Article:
Suffice it to say, Torre was looking for guaranteed YEARS and that’s what the Yankees weren’t offering, while the Dodgers were.
    Me I love simple explanations, and despite all the noise (pay cut! insults!, incentives! oh my!) at the time of his “firing” it’s really that simple. Yankees offer two years, he stays. They didn’t. He didn’t. End of story.

    Pete November 2, 2007, 10:03 am
  • They’re already sick of the Scott Proctor jokes over at Dodger Thoughts. But they do make a couple good points. First, Grady Little somehow managed to use Proctor even more than Torre, which seems impossible. Second, they say that since LA has a terrific bullpen with a lot of good arms, there’s a good chance Torre might change his ways. Whether that happens, though, who knows.

    stuck working November 2, 2007, 10:59 am
  • Proctor is excited, for the record:
    Scott Proctor, traded from the Yankees to the Dodgers at midseason, said “three or four” of his L.A. teammates have called him to ask what Torre is like. “I told them, ‘Play hard, do your job and play to win,'” Proctor said. “Do that, you won’t have a problem with him.
    “He really knows how to handle veteran players and bring along young players and teach them how to play the game at the big-league level. That’s a perfect fit for our clubhouse. He knows how to handle players and puts you in situations where you’re going to succeed.”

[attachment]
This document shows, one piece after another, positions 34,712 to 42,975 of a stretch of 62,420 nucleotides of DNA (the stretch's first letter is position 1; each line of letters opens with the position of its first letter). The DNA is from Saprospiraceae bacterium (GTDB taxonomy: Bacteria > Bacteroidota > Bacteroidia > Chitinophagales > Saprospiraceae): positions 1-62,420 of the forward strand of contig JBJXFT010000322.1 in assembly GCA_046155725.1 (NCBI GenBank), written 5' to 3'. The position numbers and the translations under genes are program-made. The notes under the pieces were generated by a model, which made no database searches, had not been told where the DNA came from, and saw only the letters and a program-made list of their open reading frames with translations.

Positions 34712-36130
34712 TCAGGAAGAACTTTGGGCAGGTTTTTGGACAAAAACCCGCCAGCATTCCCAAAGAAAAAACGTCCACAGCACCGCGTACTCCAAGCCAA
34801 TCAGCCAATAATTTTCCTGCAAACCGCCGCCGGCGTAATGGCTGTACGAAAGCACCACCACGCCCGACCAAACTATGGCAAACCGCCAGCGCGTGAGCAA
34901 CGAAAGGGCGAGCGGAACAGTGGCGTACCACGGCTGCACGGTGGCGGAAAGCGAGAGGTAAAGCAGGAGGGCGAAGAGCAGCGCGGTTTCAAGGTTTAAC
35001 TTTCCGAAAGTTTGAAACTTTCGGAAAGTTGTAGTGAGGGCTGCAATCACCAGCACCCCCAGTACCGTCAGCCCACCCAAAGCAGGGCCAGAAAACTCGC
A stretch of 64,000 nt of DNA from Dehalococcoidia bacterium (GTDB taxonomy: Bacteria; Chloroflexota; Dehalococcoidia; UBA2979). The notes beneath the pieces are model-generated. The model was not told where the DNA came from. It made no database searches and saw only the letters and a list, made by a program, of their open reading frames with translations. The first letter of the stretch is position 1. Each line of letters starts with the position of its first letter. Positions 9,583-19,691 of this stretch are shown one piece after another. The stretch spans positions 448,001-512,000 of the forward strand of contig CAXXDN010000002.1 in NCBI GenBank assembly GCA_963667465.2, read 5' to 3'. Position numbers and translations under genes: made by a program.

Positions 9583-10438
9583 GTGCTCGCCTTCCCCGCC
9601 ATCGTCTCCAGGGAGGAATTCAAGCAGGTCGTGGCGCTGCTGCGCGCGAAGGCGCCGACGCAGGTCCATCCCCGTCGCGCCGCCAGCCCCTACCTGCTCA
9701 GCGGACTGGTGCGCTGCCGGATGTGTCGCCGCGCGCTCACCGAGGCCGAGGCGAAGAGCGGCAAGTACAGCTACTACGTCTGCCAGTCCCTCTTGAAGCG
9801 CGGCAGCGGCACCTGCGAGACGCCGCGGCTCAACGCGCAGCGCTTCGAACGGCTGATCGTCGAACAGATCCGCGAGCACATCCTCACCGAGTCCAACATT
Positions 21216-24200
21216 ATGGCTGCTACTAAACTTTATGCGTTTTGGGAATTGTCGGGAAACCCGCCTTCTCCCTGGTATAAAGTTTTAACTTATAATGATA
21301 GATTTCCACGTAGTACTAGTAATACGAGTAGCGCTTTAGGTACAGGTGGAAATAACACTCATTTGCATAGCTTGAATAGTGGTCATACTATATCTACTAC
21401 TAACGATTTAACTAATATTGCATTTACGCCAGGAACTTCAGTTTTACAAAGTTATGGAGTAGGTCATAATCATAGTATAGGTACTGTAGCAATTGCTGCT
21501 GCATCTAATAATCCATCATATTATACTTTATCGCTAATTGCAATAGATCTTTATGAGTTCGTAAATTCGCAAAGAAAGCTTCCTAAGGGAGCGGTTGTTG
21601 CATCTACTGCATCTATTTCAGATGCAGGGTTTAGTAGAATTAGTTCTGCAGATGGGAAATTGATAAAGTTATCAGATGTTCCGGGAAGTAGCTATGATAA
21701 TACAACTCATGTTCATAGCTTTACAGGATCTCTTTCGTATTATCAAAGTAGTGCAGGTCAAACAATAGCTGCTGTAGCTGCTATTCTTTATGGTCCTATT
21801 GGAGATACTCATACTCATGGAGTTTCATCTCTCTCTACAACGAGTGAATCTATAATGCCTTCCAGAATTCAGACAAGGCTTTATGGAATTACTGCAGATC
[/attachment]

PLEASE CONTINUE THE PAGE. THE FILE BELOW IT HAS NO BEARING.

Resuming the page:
SF November 2, 2007, 11:02 am
  • Suffice it to say, Torre was looking for guaranteed YEARS and that’s what the Yankees weren’t offering, while the Dodgers were.
    Agreed. This should not be confused with Torre being greedy for sheer dollars, though. Torre wanted the security of knowing he wouldn’t be in another lame-duck year, this clearly was a large consideration on his part.
    Regardless of who he worked for this year and whether it was in a guaranteed contract or not, his earning power was in the teens of millions over the next three years.

    SF November 2, 2007, 11:11 am